The year 2020 has riddled our country with tough questions that challenge us to introspectively look into ourselves and really contemplate what matters to us and what matters to God. It struck me that we were in Lent when the coronavirus really began to affect our country.
As so many were facing great suffering, it seemed sadly appropriate that this invisible to the eye virus had the appearance of a Crown of Thorns under a microscope. So many of its symptoms resemble The Cross — dying, gasping for breath; alone, where those that love you can only agonizingly look on from a distance. Quickly, our hearts were put under a microscope as well, as we have had to decide if the elderly, sick and vulnerable among us are worth the sacrifices of the young, the healthy and the strong.
The country and the world has been faced with a decision of whether to take the path of “Survival of the Fittest” or to go to extreme measures to protect lives, especially the weakest.
In many significant and amazing ways, the world has chosen to protect life. In ways I have never witnessed before, even over personal convenience and money, people are going to great lengths to exhibit acts of love that I believe truly matter to God.
In Phillipians 2:3-4, it says “Do nothing out of selfish ambition or vain conceit.
Rather, in humility value others above yourselves, not looking to your own interests but each of you to the interests of the others.” Surely, the crisis of coronavirus has given each of us an opportunity to exhibit Christ’s love, be it by social distancing, wearing a mask, doing frontline work or by helping others feel safe.
The verse goes on to talk about the nature of God in our relationships with others, how he humbled himself, having the attitude of a servant and loving us even at the cost of his life. I have witnessed so many reflecting and living out this sacrificial love amidst this pandemic!
This year the tough questions do not stop at the coronavirus though. This year, and perhaps this Father’s Day, is also challenging us to introspectively look into ourselves and consider God and how He sees His children. Surely, God sees His Image within all those He created for His Love, but can we?
As much as the coronavirus attacks our physical being, racism attacks our spiritual being. Most of us know even the subtle symptoms of the coronavirus by now, but what about the subtle symptoms of systemic racism that have stealthily been passed on unwittingly?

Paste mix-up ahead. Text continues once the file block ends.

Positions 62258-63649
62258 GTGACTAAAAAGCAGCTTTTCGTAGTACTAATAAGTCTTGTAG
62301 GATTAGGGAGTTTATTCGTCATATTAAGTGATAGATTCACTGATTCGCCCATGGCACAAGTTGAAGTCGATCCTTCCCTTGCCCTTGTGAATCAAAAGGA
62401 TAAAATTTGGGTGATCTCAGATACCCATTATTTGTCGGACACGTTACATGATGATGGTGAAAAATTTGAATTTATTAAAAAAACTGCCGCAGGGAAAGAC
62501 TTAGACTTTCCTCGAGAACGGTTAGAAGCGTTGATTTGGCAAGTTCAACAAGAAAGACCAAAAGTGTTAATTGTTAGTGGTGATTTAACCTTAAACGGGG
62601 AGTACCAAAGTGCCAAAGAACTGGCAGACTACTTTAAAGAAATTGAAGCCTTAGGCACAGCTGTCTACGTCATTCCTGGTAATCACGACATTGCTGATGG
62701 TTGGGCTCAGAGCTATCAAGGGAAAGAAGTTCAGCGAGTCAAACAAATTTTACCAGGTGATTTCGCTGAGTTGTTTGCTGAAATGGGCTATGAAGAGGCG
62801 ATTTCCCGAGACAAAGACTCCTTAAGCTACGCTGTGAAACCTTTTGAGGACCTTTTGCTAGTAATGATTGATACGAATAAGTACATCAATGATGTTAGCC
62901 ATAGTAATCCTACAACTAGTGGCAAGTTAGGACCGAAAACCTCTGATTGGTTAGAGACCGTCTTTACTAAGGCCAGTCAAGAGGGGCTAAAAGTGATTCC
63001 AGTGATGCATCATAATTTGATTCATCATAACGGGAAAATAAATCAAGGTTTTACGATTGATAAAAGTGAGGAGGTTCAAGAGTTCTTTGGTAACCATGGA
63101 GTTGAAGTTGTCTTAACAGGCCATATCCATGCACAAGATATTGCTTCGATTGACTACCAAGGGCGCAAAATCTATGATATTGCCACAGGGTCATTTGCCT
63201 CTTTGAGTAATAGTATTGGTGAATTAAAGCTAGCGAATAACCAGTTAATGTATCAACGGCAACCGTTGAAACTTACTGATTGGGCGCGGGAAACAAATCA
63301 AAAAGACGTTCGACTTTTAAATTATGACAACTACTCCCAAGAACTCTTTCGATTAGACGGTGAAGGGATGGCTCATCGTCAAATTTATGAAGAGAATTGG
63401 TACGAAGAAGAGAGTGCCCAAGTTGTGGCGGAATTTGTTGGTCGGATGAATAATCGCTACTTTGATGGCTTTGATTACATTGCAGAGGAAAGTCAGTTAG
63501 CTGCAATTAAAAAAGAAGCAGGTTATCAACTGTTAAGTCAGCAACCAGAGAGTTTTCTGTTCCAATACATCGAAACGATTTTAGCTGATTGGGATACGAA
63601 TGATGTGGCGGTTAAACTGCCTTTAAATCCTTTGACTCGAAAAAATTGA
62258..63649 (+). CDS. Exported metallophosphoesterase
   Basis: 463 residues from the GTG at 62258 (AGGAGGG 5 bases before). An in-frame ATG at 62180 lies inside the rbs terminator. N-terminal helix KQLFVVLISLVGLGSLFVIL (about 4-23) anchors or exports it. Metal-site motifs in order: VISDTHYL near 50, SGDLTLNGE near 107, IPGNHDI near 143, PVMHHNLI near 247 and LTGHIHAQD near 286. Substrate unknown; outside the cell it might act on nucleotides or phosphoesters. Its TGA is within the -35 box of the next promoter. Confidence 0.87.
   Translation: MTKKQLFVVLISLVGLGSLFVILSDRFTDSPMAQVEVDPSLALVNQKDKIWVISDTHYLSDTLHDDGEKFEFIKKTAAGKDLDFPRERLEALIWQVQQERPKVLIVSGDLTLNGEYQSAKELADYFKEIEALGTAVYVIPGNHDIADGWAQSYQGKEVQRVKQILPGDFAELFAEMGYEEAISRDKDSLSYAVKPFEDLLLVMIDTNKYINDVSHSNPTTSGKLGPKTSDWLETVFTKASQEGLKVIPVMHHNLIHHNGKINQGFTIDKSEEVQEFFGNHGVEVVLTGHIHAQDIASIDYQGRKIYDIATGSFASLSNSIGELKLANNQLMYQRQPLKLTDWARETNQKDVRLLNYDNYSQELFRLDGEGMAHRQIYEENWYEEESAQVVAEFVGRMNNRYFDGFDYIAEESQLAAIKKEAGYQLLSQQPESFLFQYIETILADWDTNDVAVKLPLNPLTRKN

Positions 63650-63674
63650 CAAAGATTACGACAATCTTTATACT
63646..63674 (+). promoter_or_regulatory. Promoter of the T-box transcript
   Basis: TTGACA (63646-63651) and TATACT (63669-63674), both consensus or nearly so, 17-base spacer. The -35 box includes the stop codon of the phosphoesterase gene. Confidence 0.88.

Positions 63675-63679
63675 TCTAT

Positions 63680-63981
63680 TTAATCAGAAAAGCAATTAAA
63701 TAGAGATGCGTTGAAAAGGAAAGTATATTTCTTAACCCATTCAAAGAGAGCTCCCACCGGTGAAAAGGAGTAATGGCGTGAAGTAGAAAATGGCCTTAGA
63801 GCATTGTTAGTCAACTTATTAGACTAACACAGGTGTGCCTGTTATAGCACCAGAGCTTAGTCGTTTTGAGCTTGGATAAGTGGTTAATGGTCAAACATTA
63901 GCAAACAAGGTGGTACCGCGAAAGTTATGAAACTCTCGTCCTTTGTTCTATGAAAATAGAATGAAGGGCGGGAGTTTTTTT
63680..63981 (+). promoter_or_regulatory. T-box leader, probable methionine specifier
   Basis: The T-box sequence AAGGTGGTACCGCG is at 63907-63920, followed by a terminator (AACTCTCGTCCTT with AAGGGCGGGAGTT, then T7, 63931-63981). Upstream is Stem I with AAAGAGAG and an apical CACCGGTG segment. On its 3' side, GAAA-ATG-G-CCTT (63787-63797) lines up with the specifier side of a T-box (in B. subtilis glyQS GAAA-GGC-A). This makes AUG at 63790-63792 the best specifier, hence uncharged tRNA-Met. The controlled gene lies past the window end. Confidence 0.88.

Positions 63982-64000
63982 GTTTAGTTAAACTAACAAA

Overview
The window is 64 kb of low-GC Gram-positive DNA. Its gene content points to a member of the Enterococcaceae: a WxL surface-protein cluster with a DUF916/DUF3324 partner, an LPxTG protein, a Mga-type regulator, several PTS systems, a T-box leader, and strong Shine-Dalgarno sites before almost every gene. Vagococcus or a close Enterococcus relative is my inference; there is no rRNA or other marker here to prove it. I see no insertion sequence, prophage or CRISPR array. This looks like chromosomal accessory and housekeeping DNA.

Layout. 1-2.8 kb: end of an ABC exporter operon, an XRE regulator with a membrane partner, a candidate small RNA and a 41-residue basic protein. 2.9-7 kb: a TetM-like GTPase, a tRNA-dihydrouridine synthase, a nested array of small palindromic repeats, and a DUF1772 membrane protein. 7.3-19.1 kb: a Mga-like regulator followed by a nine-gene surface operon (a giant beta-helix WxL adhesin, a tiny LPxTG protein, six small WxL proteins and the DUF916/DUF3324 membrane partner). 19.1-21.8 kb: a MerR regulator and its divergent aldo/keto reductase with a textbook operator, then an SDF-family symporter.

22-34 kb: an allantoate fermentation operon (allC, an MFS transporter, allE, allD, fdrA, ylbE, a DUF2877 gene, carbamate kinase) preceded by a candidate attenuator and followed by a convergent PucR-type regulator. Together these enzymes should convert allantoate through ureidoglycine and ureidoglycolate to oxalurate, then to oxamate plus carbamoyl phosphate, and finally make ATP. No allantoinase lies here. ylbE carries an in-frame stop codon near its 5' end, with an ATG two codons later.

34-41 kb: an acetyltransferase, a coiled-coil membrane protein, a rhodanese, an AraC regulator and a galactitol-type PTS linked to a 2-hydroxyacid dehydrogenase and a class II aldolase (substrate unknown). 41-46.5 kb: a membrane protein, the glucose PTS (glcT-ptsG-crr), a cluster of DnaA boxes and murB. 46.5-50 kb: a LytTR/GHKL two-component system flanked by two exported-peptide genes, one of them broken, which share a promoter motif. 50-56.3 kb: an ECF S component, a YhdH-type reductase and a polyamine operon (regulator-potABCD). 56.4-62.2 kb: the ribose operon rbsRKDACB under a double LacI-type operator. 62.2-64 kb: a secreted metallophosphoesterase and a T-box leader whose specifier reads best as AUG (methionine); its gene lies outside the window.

Have we, who are white, truly asked ourselves if we can actually see God in our Black our brothers and sisters, as much as we do those with lighter skin? When we hear the words, “What you do unto the least of these, you do unto ME?” can we see a black God suffering on the cross of racism during an unjust death sentence, as much as we can see a white God in Jesus on the Cross, though in fact, Jesus was brown? Can we see those being killed by racism, experiencing the suffering of The Cross — dying, gasping for breath; alone, where those that love you can only agonizingly look on from a distance?
Where a microscope is needed to see the coronavirus, what lens must we look through to see racism in our country and to check our own hearts? Are we able to be humble and look after the interest of our Black brothers and sisters seeking an equitable society that honors the Image of God within them? Are we, who are White, able to have an attitude of a servant to those who are facing racism by asking how we can help; how we can serve the Image of God within them?
Can we put the interest of people of color feeling safe at every level of society and valuing their life, even above ourselves? What does it mean to love a God who has black children this Father’s Day? This year has been an opportunity to explore what matters to God and what are God matters.
We can do our best to protect the vulnerable and those we love from becoming victims of the near invisible coronavirus while praying for those working on a cure, and we can do even more to protect people of color from the visible realities of racism by calling on ourselves to be the cure and praying for our spiritual healing we need to see and love God in His entirety.
Black Lives Matters — They always have. Our gift to God this Father’s Day can be to acknowledge it. In the Mercy and Grace of Christ, may we heal ourselves and find our Resurrection in God’s Love.